Love in the Time of Cinema: The Global Tracks of Hindi Film/Songs
Doctor of Philosophy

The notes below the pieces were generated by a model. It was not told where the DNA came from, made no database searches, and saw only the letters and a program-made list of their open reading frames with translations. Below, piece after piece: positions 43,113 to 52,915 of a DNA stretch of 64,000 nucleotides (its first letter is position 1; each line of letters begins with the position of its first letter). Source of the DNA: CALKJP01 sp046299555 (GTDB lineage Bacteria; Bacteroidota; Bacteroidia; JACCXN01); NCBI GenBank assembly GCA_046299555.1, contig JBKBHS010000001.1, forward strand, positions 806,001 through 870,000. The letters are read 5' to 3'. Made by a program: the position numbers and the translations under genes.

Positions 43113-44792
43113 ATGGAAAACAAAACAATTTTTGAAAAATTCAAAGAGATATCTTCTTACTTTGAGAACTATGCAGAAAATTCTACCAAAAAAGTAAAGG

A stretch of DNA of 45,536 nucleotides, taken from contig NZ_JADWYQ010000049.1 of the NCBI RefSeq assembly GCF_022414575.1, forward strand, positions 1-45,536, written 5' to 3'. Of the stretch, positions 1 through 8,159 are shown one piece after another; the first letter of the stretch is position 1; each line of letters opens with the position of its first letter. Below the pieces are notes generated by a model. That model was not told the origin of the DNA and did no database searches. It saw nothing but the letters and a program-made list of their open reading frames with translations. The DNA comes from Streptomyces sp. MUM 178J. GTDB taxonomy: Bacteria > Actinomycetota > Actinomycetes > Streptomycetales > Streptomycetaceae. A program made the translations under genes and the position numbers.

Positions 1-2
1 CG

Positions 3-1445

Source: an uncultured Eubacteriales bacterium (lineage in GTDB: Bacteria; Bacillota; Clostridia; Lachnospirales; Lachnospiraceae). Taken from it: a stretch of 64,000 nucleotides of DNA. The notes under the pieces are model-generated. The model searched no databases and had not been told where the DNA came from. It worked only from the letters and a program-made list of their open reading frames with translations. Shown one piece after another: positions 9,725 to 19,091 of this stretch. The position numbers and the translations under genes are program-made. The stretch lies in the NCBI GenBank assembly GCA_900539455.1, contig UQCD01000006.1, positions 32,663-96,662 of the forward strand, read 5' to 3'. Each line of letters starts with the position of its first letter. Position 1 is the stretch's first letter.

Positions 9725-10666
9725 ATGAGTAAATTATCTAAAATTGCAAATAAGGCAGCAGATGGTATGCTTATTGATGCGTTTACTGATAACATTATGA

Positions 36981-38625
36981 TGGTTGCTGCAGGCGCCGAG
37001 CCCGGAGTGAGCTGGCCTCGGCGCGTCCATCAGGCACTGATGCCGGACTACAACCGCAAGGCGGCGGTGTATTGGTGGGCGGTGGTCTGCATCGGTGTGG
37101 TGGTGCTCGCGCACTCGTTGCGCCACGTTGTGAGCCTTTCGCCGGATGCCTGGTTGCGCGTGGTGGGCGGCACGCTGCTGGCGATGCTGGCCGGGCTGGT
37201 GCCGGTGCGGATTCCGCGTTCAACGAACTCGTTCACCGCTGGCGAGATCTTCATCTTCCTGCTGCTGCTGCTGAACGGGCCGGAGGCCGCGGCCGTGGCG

The stylized, romantic song sequence -- or the form(ula) of "song-dance-romance" -- has remained the most visible, audible, and mobile aspect of Hindi popular cinema. Studies of Hindi film songs have taken the shape of either extended ethnographies of production practices or edited collections that hold together a number of case studies of the songs' circulation through various contemporary locations (two are titled GLOBAL BOLLYWOOD, for example). My sustained analysis of the work of Hindi film songs through various periods of the post-sound era instead looks at poetic expressions of romance as arguments, within contests over national culture, (world) cinema, and the modern pleasures of the popular. My first chapter focuses on PADOSAN (1968), an exceptionally self-referential film that stages a zealous -- but easily missed -- argument upholding the romantic enchantments of Hindi popular cinema. I show that the fixity of an authorial voice is destabilized by the songs' form, as voice and body are rent asunder through the practice of playback that in turn lends itself to practices of repetition, recombination, and reimagination. My second chapter zooms out to consider a longer genealogy of the "City of Love," a trope that emerged in the radical poetry attributed to medieval saint-mystics, but very quickly became synonymous with the seductive artifices of popular cinema upon repeated invocations within film songs. I argue that the cinematic City of Love delineates what is at once a public domain as well as an intimate space of engagement with popular cinema-as-modernity. My third chapter moves from the cinematic city to world cinema in the postwar, post-independence decades. I historicize the emergence of world cinema amidst questions of cinematic form and translation, and I track the movements of romantic Hindi film/songs in projects of cinematic diplomacy through instances of Indo-Soviet and Indo-Iranian coproduction. My final chapter cuts to an analysis of SLUMDOG MILLIONAIRE, by which I establish the stakes of my project in the discrepancy between the visibility of globalized media among Anglophone audiences, i.e., the subtexts of Bollywood in SLUMDOG, and the extent to which this visibility has necessarily driven critical, historical understandings of such forms.